1. 4

                                                    I never worked with Ember but I’m surprised at the claim that React has Won. I thought that Angular and Vue have been on solid footings. In the .NET shops I’ve seen, the majority have used Angular for front-end development.

                                                    1. 6

                                                      I’ve never had much connection to the .net world; over in the dynlang diaspora I’ve gotten the impression that React has not just a plurality but a majority share of frontend frameworks. I built a graph with StackOverflow insights and my impression was wrong: React and Angular are roughly equivalent in popularity, with Vue at a third of either and Ember very low. (I’d love to see more sources of data if anyone has them!) Thanks for prompting a better understanding of the landscape.

                                                      1. 5

                                                        React won the hype cycle thus far. People whose understanding of framework popularity is colored by tech news are going to think React is dominant because people talk about it so much.

                                                        There is some correlation with tech chatter and usage, but it’s an imperfect one. Boring technologies that work well don’t get talked about.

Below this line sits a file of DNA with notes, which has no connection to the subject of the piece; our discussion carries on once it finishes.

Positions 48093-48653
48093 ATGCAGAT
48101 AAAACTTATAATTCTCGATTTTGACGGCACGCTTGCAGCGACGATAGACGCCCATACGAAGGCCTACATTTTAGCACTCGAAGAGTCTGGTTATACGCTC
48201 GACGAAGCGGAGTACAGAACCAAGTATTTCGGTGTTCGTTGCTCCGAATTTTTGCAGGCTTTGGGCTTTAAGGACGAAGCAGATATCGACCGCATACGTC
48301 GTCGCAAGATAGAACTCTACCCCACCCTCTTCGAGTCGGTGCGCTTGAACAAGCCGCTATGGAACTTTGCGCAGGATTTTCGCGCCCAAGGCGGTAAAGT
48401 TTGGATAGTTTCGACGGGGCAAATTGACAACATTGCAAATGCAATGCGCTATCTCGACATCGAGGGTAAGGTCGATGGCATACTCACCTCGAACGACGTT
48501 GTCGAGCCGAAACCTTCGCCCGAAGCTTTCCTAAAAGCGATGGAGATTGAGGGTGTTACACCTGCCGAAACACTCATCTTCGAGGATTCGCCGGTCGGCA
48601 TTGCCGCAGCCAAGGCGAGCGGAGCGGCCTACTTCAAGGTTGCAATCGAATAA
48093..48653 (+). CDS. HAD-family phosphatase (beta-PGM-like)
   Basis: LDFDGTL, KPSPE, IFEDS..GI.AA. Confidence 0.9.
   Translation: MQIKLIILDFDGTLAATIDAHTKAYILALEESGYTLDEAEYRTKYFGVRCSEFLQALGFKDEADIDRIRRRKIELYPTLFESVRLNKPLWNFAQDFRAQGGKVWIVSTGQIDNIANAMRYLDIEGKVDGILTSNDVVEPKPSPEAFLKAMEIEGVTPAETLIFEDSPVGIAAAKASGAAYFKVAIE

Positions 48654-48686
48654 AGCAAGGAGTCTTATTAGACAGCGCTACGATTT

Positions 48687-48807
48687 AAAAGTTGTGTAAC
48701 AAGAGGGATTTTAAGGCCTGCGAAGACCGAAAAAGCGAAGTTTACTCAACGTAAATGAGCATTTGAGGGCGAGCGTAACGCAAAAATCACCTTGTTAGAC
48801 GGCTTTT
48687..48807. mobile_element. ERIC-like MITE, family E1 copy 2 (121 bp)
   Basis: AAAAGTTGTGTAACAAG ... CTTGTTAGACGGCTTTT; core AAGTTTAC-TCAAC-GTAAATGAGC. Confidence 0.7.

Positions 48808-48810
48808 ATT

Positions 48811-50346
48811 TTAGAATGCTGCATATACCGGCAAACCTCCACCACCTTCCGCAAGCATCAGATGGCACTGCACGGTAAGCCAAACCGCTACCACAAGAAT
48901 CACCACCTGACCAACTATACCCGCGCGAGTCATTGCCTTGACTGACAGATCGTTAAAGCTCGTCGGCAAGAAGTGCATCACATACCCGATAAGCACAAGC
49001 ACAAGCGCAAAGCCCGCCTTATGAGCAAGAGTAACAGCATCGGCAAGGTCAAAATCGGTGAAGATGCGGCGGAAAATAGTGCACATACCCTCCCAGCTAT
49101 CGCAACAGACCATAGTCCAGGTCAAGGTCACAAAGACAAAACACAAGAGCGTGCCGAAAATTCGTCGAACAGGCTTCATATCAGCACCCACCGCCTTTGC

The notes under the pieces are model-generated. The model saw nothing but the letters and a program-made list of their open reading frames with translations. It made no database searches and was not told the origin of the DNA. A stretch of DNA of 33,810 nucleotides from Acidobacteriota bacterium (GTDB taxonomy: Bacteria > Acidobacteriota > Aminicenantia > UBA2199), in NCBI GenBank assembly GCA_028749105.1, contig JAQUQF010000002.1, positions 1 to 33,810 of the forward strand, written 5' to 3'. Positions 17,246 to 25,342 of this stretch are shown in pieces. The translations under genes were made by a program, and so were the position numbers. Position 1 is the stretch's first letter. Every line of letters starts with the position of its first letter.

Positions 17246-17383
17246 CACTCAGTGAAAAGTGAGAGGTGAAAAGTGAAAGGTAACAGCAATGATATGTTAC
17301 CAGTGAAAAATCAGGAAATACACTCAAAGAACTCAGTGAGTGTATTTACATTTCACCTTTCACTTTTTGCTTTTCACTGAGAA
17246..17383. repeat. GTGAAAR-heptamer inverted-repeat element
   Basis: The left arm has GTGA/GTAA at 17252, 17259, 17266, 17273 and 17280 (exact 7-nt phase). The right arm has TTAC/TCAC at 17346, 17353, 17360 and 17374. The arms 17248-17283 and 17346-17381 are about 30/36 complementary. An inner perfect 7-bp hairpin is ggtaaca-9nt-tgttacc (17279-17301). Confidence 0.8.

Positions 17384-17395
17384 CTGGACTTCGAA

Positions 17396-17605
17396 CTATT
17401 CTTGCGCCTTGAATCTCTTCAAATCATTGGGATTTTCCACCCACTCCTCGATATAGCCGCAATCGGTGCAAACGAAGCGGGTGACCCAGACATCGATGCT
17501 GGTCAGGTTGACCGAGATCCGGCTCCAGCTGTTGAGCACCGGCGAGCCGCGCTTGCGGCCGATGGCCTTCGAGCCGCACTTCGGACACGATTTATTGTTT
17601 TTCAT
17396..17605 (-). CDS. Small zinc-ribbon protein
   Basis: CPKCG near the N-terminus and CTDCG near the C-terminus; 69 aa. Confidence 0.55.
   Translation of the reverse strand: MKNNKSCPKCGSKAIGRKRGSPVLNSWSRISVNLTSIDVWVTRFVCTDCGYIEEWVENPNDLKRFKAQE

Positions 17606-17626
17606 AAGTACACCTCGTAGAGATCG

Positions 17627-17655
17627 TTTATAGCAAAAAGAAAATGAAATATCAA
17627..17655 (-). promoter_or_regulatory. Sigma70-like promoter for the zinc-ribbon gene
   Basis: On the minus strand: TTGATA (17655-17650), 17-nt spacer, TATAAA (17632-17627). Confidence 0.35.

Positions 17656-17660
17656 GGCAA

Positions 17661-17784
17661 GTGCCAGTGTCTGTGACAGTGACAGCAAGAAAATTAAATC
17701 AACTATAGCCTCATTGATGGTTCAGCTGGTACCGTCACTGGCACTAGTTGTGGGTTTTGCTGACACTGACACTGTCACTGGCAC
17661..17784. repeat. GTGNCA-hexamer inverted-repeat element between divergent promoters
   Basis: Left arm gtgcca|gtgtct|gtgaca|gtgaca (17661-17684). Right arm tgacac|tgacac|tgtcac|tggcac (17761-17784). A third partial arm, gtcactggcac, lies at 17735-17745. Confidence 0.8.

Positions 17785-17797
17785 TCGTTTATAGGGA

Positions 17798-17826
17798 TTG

1. 8

                                                          But React is a perfect example of boring technology that work. And it’s already 6 years old.

                                                          1. 2

                                                            As someone who’s never used JS at all up until recently, React is so boring I can almost feel the yawn coming on… and I love it!

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                                                        Unions would help remove this chicanery from the already-grossly-imbalanced empower/employee relationship.

                                                        1. 9
                                                          1. 8

                                                            Probably, but unions aren’t a panacea. Unions can lead to some bad things too. From my experience I’m not sure which I prefer.

                                                            1. 33

                                                              Unions are not a panacea, as in they don’t solve all problems and even come with some of their own, but they exist to deal with exactly this situation. This feels a little like discussing an article about nails and pointing out that hammers aren’t a panacea.

                                                              1. 10